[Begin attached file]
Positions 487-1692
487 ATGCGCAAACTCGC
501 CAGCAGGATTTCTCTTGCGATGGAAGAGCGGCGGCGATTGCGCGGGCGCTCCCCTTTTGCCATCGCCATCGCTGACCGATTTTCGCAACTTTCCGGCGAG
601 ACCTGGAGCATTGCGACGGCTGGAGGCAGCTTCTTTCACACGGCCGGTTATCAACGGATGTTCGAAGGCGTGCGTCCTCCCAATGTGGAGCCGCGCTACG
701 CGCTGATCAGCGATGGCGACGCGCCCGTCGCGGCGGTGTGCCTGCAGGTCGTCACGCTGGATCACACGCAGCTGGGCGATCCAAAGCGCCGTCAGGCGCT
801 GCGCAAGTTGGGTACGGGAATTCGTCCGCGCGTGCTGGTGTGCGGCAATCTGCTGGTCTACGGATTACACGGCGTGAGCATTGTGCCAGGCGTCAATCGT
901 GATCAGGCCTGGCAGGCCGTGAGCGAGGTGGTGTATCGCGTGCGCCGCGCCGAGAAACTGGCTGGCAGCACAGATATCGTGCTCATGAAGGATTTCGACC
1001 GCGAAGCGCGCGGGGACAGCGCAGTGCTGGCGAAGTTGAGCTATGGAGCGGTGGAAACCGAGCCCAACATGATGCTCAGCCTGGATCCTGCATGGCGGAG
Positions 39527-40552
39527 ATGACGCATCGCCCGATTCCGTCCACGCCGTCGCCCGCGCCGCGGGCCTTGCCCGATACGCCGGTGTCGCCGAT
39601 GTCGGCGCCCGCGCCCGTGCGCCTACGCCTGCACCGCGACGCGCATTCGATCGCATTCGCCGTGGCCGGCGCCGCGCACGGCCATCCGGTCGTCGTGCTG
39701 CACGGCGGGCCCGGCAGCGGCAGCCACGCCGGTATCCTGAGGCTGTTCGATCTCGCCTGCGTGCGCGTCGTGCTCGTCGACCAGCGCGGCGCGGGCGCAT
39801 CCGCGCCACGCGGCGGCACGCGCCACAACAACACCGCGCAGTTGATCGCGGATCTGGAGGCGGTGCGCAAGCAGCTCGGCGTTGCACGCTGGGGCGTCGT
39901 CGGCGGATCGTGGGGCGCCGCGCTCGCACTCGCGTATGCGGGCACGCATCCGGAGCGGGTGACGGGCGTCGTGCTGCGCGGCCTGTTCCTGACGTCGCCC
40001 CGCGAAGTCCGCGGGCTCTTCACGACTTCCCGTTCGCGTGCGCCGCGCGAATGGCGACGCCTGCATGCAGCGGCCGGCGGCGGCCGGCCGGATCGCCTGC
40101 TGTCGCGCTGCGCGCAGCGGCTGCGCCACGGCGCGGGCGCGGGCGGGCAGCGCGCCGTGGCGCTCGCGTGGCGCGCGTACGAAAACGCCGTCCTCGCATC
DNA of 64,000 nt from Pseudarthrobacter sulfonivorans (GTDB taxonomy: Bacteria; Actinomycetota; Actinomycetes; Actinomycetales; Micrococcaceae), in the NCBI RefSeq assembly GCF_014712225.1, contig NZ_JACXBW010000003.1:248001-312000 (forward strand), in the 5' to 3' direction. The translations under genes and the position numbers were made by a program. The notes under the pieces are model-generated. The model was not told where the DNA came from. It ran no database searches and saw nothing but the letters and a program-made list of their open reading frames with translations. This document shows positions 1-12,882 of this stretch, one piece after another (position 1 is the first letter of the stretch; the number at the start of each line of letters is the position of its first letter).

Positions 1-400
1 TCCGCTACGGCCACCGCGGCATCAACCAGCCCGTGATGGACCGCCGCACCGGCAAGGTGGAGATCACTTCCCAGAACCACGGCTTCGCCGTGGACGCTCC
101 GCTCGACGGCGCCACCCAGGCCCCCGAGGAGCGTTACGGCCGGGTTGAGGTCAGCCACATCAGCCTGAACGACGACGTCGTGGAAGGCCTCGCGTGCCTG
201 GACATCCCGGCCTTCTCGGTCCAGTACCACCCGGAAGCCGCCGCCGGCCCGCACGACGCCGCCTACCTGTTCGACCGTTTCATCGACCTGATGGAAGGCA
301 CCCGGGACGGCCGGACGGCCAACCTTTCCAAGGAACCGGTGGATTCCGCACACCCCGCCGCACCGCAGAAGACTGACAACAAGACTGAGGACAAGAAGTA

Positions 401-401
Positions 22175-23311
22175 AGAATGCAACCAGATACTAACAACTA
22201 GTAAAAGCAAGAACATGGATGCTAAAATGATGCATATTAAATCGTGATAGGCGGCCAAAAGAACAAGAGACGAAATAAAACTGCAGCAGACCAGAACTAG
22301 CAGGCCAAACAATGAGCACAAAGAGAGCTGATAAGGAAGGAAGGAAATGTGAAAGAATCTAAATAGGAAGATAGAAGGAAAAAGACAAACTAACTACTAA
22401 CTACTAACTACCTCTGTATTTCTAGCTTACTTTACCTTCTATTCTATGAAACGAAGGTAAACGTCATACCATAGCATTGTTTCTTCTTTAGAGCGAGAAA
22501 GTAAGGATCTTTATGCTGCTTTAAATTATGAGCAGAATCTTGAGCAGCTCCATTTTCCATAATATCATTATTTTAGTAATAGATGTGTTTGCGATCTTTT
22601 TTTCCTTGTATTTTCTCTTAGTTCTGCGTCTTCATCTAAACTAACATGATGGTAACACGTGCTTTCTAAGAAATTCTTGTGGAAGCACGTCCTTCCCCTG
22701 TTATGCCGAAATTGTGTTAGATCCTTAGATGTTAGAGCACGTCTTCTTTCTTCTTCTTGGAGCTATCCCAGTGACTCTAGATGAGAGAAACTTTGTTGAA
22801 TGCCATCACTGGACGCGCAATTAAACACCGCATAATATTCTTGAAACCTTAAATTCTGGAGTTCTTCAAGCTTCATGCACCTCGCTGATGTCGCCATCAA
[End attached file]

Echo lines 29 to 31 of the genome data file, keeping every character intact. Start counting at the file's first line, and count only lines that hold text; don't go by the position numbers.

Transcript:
22501 GTAAGGATCTTTATGCTGCTTTAAATTATGAGCAGAATCTTGAGCAGCTCCATTTTCCATAATATCATTATTTTAGTAATAGATGTGTTTGCGATCTTTT
22601 TTTCCTTGTATTTTCTCTTAGTTCTGCGTCTTCATCTAAACTAACATGATGGTAACACGTGCTTTCTAAGAAATTCTTGTGGAAGCACGTCCTTCCCCTG
22701 TTATGCCGAAATTGTGTTAGATCCTTAGATGTTAGAGCACGTCTTCTTTCTTCTTCTTGGAGCTATCCCAGTGACTCTAGATGAGAGAAACTTTGTTGAA